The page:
Behind the Scenes Q&As

The Boston Globe opinion section showed what it’s like to be a teenager today using essays, poems and art

It’s no secret that being a teenager comes with many ups and downs. The Opinion team at The Boston Globe wanted to learn more about what these were, so a simple question was put in the paper: “What is it like to be a teenager today?”

Kelly Horan, deputy editor of Globe Ideas, and Heather Hopp-Bruce, director of visual strategy for the Opinion section, used the responses to create “Teens Speak,” a collection of essays, poems, art pieces and other forms of expression submitted by teenagers across the country, all of which put a voice to issues ranging from gun violence to parental expectations.

Storybench spoke with Horan and Hopp-Bruce about how this piece was born, from the anecdotes to the art.

The following interview has been edited for clarity and length.

Where did the idea for this project come from?

Horan: I oversee the inbox of pieces that come in [to the Opinion section] and there you see real trends and get a sense of what people are thinking about. Many of the pieces that came in the last year were by child psychologists, journalists and parents talking about teens. We ran some of them, but it really got me thinking, “I’d rather hear from the kids” because I had a feeling this bird’s-eye view of their lives was getting at something, but it wasn’t really in it. 

We put a call-out in the paper in June. We ran it for two straight weeks and I couldn’t believe the response. It signaled that kids were waiting to be asked. There’s this idea about teenagers that they don’t want to talk to adults. These submissions really defied that idea because one of the main themes of all the pieces was that kids do want to talk about it.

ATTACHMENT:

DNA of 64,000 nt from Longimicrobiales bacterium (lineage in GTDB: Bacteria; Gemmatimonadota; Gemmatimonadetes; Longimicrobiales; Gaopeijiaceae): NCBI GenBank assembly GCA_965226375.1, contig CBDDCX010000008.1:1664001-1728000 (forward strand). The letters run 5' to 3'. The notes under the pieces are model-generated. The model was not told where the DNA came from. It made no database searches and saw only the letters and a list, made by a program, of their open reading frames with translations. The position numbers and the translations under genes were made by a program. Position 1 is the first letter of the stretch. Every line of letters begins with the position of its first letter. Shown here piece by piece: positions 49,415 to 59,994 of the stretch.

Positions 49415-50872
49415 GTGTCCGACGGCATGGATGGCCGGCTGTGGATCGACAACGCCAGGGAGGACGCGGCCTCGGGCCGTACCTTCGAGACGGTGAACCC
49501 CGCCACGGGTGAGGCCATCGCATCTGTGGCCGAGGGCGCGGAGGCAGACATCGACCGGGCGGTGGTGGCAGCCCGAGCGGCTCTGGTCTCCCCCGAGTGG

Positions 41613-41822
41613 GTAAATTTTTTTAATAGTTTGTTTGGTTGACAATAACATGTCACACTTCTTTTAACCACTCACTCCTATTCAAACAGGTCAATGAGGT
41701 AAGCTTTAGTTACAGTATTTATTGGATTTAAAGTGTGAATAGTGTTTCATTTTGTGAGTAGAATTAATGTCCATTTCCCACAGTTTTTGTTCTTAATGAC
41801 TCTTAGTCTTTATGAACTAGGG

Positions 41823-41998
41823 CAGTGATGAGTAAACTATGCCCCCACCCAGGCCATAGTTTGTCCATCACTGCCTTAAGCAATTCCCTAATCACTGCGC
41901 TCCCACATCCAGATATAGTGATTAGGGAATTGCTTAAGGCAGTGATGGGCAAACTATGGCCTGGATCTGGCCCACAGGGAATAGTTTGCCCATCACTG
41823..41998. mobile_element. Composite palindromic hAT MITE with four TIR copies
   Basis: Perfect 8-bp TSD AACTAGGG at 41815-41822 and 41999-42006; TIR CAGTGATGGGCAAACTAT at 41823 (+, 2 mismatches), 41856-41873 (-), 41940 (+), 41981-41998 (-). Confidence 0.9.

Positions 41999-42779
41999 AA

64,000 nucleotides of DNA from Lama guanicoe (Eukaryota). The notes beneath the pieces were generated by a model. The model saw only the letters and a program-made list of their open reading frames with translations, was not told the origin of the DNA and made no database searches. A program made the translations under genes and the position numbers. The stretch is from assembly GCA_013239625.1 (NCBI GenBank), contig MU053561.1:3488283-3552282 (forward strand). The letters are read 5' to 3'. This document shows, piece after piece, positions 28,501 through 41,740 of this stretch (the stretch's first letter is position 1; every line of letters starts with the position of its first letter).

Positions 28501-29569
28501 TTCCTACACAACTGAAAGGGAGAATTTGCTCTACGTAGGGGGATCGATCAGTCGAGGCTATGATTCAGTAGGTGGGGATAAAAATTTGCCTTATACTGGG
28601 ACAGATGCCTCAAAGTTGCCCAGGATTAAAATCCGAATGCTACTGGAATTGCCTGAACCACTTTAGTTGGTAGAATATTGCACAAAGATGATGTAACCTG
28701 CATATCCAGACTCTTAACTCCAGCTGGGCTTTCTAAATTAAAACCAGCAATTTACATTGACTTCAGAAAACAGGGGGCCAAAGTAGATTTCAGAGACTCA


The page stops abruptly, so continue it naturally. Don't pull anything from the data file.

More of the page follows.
What was the process of creating the piece?

Horan: My side was going through all the submissions and Heather’s side was asking about how you capture the essence of what people are going to read in visual format.

I was reading every single submission and what I was trying to do was offer readers a real, true representation of the whole. What really represents the sum of what we got in terms of the message? I put them all in a single Google [document]; by doing that, I was able to search for keywords. What clicked into my brain was, “Oh, my goodness, there’s a theme here.” The most used words were “pressure” and “expectations.” The most used phrase was “I thought I was alone.”

DON’T MISS  How Qing Wang connects her podcast 'The Weirdo' to a young Chinese audience

Once we settled on the pieces to use, I went back to the submissions. Even though a submission might not have been something I could use on its own, just about every single piece had something that was worth saying. We called those “thought bubbles,” and that was also a way to get more kids into the issue and to amplify more voices.

Horan and Hopp-Bruce used anchor points to help users navigate the project.

What do you think the importance of those illustrations are?

Hopp-Bruce: Every illustrator is slightly different. They all have a different cadence and have different ways of interpreting things. Some are very good with specific instructions, others are good if you give them something vague and let them go with it. [Juan Berrio, an illustrator] gave us a ton of nice sketches, which were easy to work with. There were a couple of times we said, “We’re going to switch this story out for another story” and changed gears a little and he was fine with it the whole time.

What makes his illustrations particularly good for this is that there’s a lot of vulnerability in them. All the characters seemed approachable and real. We had a lot of discussions about diversity –– of gender, identity, race and body type.